ampm

From Wikipedia, the free encyclopedia
Jump to navigation Jump to search
ampm
Private (subsidiary of BP)
Founded1978
FounderAtlantic Richfield Company
ParentBP
Websitewww.ampm.com

ampm (rarely "am/pm") is a convenience store chain with branches located in several U.S. states, including Arizona, California, Nevada, Oregon, Washington and in several countries such as Costa Rica and Brazil. The brand pulled out of the Eastern United States in 2012.

The ampm brand is owned by BP America, Inc.,[1] a subsidiary of BP, which acquired its founding owner, Atlantic Richfield Company (ARCO), in 2000. In the United States, the stores are usually attached to an ARCO or BP-branded gas station. The first location opened in Southern California in 1978.[1]

History[edit]

1978-2007[edit]

ampm is owned by a subsidiary of BP, which acquired its founding owner, Atlantic Richfield Company (ARCO), in 2000. The first ampm location opened in Southern California in 1978.[1] The Japanese chain was sold, alongside BP's other interests in Japan, to Japan Energy (JOMO) in 2002, but then resold to Reins International Inc, an operator of Korean-style restaurants in Japan, in 2004.[2]

2008-2011: BP Connect branding[edit]

In spring 2008, U.S. branches of the BP Connect brand of convenience stores rebranded to ampm, which also brought the brand under the BP banner after exclusively being under the ARCO banner. The decision saw markets with a large BP presence, such as Chicago, Cleveland, Indianapolis, Orlando, and Pittsburgh, face rebranding as ampm stores and TV ads.[3] In August 2008, BP announced its decision to sell the majority of its retail operations in the Orlando area to Apopka-based Medallion Convenience Stores. Also in 2008, the Indianapolis stores were sold to Ricker Oil, which began operating them under the BP/Ricker's identity.[4] In November 2009, FamilyMart announced its acquisition of am/pm Japan.[5] All ampm stores in Japan then subsequently rebranded as FamilyMart.[6]

2012-2020[edit]

In 2012, in Costa Rica, both ampm and Fresh Market stores were owned by the same company. By the end of that year, there were 38 ampm locations in the country.[7] In August 2012 it was reported that BP had divested, or was planning to divest, all ampm operations East of the Rockies.[8] In 2012, BP announced it would withdraw ampm stores from the eastern US by the end of that year, naming specifically Atlanta, Chicago, Cincinnati, Cleveland, and Orlando. At the time, there were 200 ampm convenience stores in BP fuel outlets in the eastern US, with 900 locations in the western US alongside BP and ARCO outlets. Retaining ownership, BP also said it would franchise ampm to Tesoro in the Southwest United States.[9]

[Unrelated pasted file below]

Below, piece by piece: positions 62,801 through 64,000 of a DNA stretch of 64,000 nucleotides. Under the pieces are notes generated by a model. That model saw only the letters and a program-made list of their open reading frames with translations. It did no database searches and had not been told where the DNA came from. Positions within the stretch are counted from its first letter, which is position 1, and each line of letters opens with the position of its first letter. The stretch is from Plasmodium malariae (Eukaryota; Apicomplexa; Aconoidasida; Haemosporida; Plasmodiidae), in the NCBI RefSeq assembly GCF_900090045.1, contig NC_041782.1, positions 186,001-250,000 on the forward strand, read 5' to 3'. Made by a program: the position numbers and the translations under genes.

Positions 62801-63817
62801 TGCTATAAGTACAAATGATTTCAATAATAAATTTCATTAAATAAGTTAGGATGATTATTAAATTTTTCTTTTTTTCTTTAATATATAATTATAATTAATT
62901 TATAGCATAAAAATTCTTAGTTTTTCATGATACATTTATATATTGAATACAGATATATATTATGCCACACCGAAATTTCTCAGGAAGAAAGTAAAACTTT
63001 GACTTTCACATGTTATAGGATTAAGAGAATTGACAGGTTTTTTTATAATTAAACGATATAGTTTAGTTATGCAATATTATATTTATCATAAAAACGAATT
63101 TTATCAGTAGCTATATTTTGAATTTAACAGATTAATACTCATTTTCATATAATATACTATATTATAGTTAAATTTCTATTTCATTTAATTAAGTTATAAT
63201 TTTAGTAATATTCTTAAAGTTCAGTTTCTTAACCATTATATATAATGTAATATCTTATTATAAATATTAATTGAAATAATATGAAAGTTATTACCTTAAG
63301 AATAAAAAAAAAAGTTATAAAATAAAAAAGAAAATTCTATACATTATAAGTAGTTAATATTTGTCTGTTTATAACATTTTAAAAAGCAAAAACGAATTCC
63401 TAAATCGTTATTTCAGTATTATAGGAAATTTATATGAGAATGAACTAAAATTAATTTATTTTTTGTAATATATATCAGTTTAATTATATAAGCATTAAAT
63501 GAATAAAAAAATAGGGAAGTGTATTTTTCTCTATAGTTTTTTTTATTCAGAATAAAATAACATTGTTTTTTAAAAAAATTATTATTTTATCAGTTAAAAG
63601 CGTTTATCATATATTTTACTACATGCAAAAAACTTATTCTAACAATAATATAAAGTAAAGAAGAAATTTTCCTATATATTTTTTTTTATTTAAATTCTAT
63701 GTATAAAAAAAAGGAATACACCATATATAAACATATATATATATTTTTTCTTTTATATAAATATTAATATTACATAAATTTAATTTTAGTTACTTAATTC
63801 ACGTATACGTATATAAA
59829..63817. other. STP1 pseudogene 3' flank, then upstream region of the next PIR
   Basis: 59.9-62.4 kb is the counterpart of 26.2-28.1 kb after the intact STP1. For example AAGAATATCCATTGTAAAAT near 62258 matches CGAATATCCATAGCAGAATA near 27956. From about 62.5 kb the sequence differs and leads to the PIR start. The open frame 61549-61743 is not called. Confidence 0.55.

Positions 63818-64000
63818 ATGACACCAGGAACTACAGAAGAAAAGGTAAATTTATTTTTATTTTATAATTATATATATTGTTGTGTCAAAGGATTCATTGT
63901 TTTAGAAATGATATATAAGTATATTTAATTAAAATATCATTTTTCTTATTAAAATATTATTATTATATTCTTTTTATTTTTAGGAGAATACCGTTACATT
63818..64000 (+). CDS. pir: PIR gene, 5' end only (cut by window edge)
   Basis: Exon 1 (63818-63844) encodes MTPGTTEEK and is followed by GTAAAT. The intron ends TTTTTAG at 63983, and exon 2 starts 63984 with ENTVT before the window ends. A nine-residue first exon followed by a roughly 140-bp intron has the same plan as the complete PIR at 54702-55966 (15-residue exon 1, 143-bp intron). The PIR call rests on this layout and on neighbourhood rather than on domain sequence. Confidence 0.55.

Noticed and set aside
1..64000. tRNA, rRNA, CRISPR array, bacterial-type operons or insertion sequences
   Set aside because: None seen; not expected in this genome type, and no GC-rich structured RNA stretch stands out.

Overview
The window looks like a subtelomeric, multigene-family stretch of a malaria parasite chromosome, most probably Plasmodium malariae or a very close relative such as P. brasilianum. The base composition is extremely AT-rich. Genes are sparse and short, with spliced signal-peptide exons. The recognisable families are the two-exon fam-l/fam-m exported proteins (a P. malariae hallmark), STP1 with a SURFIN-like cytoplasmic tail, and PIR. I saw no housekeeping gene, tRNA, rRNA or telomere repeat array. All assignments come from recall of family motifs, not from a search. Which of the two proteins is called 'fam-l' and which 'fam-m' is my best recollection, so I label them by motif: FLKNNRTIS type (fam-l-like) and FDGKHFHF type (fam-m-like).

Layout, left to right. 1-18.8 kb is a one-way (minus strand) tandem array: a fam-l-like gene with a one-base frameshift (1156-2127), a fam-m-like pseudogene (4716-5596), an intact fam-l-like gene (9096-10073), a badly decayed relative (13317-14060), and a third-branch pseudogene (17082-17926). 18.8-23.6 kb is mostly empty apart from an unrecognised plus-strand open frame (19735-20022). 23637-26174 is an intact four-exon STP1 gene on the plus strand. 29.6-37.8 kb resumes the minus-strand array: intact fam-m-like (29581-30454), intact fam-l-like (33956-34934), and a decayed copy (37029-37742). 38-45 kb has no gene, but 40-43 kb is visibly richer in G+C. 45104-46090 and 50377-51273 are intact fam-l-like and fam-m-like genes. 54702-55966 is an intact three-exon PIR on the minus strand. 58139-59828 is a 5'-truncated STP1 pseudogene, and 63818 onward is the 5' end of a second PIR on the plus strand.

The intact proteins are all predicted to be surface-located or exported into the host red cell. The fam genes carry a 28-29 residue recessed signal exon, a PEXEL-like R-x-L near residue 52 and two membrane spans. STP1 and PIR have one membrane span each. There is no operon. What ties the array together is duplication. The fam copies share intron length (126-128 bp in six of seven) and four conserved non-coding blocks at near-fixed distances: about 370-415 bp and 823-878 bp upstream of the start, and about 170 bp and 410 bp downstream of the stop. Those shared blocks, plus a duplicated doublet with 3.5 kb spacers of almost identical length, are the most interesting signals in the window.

In 2014, the brand was focusing on food such as "coffee, bakery, fresh sandwiches and hot foods, along with an extensive condiment bar," as well as fountain drinks and refrigerated display cases. It had a value line, "ampm Good Stuff." ampm overall had 950 stores, headquarters in La Palma, California, and operations in five states: Arizona, California, Nevada, Oregon, Washington.[10] ampm was nearing its 1,000th location by November 2017.[11] In early 2019, BP had "recently opened its first new-to-industry ampm site" in 12 years, marking its 1000th ampm location in a BP outlet.[12] In May 2019, Ipiranga was operating ampm stores in Brazil, with 2,500 ampm stores at gas stations in the country.[13]

Dispersion[edit]

With the division of ARCO between BP and Tesoro, West Coast franchising rights were split between BP (Washington, Oregon and Northern California) and Tesoro subsidiary company Treasure Franchise Company LLC (Arizona, Nevada, Utah and Southern California).[citation needed]

Franchised and BP-owned units of ampm are also found in parts of Mexico, usually co-located with a Pemex, which is the main provider of gas in the country and in Brazil usually with an Ipiranga station. In Argentina and Chile they can be found in Repsol-YPF/ACA stations.[citation needed]

See also[edit]

References[edit]

  1. ^ a b c "Get to know ampm: History". BP America Inc. Archived from the original on 15 October 2012. Retrieved 21 November 2012.
  2. ^ "Gyukaku operator to buy controlling stake in am/pm". Japan Times. Retrieved 6 December 2012.
  3. ^ "AM/PM Brand Heads East, Fueled By Owner BP’s Sponsorships", IEG Sponsorship Report (21 April 2008)
  4. ^ "Ricker rebranding 17 Indianapolis convenience stores". Indianapolis Business Journal. Retrieved 12 March 2014.
  5. ^ "FamilyMart Acquires AMPM Japan", Japan Times (30 December 2009)
  6. ^ "International News: Japan's FamilyMart to Buy Out Rival am/pm Japan". Convenience Store News. 15 November 2009. Retrieved 29 April 2020.
  7. ^ "Modern Convenience Stores are Displacing Pulperias in Costa Rica", Jaime Lopez, The Costa Rica Star (1 June 2012)
  8. ^ "Lights Out for BP's ampm". CSPnet.com. Archived from the original on 12 January 2015. Retrieved 12 March 2014.
  9. ^ "BP ampm Exits Eastern U.S.", Author, CStore Decisions (29 August 2012)
  10. ^ "BP AMERICA (AMPM)", CSP Daily News (2014)
  11. ^ "It's All About 'Mojo' for BP's ampm Division", Melissa Kress & Danielle Romano, CS News (13 November 2017)
  12. ^ "Amoco Returns for an Encore", Peter Romeo, CSP Daily News Peter Romeo, (18 January 2018)
  13. ^ "Can Backseat Snacks Help Uber Take Brazil?", Julie Walmsley, Forbes (20 May 2019)

External links[edit]